Outlaw Drivers Were Ready to Adapt to Tricky East Bay Surface – DTD Exclusive


Whenever teams arrive at a track they go to their notebooks and pull out the appropriate sheet for setups for the night.

However, that wasn’t the case for many World of Outlaw Sprint Car teams as the made their first appearance in 38 years at the tide governed surface facility at East Bay.

Being just a few miles from the Gulf of Mexico, East Bay is one of the few tracks in the nation where you need to bring your tide chart when you come to race. The surface difference between “tide in” and “tide out” is significant.

Dirt Track Digest talked to a few of the teams prior to racing action on Saturday night.

It was early in the evening after a soaking all night and part of the day rain. Bobcats were milling around the infield and packers were doing a 200 lap feature on the wet surface.

World of Outlaw drivers walked up to the openings in turn one and two.  Some stood there looking while others sat on their mini four-wheelers. There was some conversation, but at this point, not much would be known.

Hot laps came up and four sets of Sprints practice sessions went to the track, but the surface simply wouldn’t give it up. So they all got another set and then ran time trials.

Defending champion Brad Sweet said, “I was here back in ‘07 with a 360.”

He wasn’t too concerned about adapting as he explained, “I do this for a living so I’ve learned a lot about this. Night in and night out we are on a race track. Here, the surface is sandy and there is a difference if the tide is in or the tide is out.”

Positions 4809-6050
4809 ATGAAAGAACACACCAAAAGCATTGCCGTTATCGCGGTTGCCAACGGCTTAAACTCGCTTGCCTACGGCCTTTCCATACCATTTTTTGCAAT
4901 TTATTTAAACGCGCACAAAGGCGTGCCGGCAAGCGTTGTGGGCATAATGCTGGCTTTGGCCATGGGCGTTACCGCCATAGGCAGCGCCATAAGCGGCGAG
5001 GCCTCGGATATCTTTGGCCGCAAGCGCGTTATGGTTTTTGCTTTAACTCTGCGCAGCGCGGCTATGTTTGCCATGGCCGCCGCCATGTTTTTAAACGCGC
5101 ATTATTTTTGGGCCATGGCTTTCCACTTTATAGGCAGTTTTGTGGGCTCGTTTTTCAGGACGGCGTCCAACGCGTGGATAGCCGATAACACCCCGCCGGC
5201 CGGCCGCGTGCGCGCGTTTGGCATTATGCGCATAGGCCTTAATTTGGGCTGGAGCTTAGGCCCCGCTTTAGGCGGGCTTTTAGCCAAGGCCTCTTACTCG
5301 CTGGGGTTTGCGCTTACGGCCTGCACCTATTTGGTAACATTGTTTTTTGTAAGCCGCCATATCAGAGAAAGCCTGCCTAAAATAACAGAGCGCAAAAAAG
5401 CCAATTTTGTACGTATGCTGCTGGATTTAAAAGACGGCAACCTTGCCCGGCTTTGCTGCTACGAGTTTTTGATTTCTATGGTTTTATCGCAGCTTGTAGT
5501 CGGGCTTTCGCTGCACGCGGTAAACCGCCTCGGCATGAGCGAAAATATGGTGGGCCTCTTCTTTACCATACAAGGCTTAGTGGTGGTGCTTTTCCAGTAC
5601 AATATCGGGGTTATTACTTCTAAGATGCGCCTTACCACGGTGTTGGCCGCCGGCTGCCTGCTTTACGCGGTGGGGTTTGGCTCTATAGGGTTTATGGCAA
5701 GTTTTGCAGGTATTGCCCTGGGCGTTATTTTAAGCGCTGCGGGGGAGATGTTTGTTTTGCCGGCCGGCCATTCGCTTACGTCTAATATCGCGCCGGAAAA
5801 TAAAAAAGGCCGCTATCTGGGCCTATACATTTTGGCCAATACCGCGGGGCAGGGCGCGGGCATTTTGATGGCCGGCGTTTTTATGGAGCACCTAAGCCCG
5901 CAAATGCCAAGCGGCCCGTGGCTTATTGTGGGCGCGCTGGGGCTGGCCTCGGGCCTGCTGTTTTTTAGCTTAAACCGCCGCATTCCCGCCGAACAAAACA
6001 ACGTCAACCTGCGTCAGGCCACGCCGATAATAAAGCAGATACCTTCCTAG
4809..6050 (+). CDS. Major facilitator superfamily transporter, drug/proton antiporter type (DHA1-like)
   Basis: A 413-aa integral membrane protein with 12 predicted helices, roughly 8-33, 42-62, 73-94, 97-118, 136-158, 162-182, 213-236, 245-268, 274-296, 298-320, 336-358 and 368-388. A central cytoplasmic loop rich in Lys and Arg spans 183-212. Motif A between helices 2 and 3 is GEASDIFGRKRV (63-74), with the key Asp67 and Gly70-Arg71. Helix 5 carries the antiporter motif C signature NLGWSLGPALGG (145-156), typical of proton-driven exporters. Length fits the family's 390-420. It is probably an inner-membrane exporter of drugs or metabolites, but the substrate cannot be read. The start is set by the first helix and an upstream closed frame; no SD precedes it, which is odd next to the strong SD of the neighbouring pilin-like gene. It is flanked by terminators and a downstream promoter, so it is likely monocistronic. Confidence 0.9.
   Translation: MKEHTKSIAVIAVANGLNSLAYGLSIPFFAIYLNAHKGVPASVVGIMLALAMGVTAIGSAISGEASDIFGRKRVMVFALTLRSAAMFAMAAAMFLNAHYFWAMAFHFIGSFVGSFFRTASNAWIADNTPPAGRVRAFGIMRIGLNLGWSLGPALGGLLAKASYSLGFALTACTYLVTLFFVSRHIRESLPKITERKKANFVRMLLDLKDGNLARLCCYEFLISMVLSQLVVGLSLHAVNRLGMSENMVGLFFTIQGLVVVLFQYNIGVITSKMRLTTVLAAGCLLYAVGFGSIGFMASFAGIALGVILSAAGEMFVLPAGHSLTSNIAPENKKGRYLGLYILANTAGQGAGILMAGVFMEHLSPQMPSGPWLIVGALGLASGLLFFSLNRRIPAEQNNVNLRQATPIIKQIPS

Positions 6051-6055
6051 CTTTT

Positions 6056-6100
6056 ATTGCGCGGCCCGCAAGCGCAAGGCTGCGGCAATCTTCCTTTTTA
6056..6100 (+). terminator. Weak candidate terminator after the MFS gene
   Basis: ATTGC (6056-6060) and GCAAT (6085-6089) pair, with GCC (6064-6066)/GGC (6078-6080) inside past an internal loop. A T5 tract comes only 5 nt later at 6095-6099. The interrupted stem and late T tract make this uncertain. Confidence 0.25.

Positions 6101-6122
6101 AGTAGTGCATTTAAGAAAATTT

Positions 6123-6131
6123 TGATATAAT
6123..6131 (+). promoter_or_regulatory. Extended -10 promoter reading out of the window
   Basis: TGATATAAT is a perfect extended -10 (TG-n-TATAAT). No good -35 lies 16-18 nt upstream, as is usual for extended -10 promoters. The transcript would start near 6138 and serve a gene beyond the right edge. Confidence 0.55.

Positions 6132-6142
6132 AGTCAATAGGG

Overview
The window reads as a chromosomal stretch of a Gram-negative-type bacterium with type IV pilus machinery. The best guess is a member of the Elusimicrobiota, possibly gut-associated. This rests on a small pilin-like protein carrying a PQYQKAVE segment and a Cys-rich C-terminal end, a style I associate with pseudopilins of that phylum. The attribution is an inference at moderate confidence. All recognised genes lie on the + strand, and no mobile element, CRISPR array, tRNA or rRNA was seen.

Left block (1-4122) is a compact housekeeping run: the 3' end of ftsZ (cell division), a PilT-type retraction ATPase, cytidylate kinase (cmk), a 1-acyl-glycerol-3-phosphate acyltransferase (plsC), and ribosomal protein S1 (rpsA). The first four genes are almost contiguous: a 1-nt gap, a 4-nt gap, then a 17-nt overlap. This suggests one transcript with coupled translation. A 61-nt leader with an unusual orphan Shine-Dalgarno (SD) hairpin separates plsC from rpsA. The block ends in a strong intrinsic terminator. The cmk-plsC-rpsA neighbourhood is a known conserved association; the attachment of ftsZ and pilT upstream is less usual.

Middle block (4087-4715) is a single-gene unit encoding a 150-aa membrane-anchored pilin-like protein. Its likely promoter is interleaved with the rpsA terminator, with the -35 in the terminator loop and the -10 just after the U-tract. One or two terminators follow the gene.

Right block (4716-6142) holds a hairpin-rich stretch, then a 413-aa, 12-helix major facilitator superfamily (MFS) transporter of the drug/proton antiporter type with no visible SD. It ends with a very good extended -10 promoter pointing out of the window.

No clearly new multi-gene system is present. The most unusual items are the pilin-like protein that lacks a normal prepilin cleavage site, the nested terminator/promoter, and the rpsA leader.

Carson Macedo, in his new 41 ride, was ready to hit the track after a dominating performance at Volusia the night before.

In talking about the surface and new track, he explained, “Some 90 times a year at one point or another we are going to a new track and have to adapt. The race track is new to the others also and we just need to accommodate ourselves to the conditions.”

Aaron Reutzel, who found the high side that worked throughout the feature, noted, “This is an awesome track. If the tide is out it is different. However, it is tricky and usually a good track to race on. I’ve raced here before, but I don’t feel that really gives me any advantage over the Outlaws. They are just so good.”

Jacob Allen is only in his third year of Outlaw racing and had an interesting perspective.

He said, “I don’t worry about what everyone else says of the track. I don’t get caught up in that. I like to learn at my own pace and get my own perspective. I just take a look at the track and, even though we have no notes on the place, I try to find an experience I had at another speedway which is of similar shape and size.”

Sam Hefertepe Jr. has also run 360’s here in the past and said, “It is tricky and one of the hardest surfaces to get a hold on that we go to. It’s slimy and with the tides everchanging.”

Brian Brown also said, “It’s all about the tides here and there is a big difference.”

Like the others he simply said he would adapt to the surface as the night goes on.

And as always the Outlaws adapted.

They do this for a living and during the course of the night there was a yellow in the heat for Wayne Johnson slowing while two yellows in the feature and a red for a flipping Jason Sides.

A huge cushion had built up, the track remained (to the eye) slippery and wet, but the Outlaws put on the show you would expect.

As runner up Brad Sweet said, “I feel like there was a whole lot of moisture out there tonight, but not a lot of grip.”

Such is the story of East Bay.